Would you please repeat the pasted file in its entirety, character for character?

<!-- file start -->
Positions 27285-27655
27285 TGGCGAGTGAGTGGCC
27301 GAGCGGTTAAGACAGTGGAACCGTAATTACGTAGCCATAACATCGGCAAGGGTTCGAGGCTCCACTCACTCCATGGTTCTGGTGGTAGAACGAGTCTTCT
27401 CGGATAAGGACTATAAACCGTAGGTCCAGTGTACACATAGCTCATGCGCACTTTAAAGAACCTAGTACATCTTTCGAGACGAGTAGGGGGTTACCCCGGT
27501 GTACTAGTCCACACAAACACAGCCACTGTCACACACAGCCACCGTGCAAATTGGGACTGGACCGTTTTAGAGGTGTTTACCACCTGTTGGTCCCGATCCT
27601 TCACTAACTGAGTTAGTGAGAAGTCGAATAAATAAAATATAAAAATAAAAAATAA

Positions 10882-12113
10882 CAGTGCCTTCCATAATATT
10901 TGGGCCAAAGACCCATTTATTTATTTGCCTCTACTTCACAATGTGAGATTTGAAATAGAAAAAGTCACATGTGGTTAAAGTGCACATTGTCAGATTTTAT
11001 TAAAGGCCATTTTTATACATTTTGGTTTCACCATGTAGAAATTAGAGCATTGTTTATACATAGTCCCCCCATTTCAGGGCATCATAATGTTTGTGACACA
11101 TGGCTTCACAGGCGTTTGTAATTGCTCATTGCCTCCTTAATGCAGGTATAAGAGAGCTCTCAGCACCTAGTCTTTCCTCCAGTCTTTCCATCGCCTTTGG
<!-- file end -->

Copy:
Positions 27285-27655
27285 TGGCGAGTGAGTGGCC
27301 GAGCGGTTAAGACAGTGGAACCGTAATTACGTAGCCATAACATCGGCAAGGGTTCGAGGCTCCACTCACTCCATGGTTCTGGTGGTAGAACGAGTCTTCT
27401 CGGATAAGGACTATAAACCGTAGGTCCAGTGTACACATAGCTCATGCGCACTTTAAAGAACCTAGTACATCTTTCGAGACGAGTAGGGGGTTACCCCGGT
27501 GTACTAGTCCACACAAACACAGCCACTGTCACACACAGCCACCGTGCAAATTGGGACTGGACCGTTTTAGAGGTGTTTACCACCTGTTGGTCCCGATCCT
27601 TCACTAACTGAGTTAGTGAGAAGTCGAATAAATAAAATATAAAAATAAAAAATAA

Positions 10882-12113
10882 CAGTGCCTTCCATAATATT
10901 TGGGCCAAAGACCCATTTATTTATTTGCCTCTACTTCACAATGTGAGATTTGAAATAGAAAAAGTCACATGTGGTTAAAGTGCACATTGTCAGATTTTAT
11001 TAAAGGCCATTTTTATACATTTTGGTTTCACCATGTAGAAATTAGAGCATTGTTTATACATAGTCCCCCCATTTCAGGGCATCATAATGTTTGTGACACA
11101 TGGCTTCACAGGCGTTTGTAATTGCTCATTGCCTCCTTAATGCAGGTATAAGAGAGCTCTCAGCACCTAGTCTTTCCTCCAGTCTTTCCATCGCCTTTGG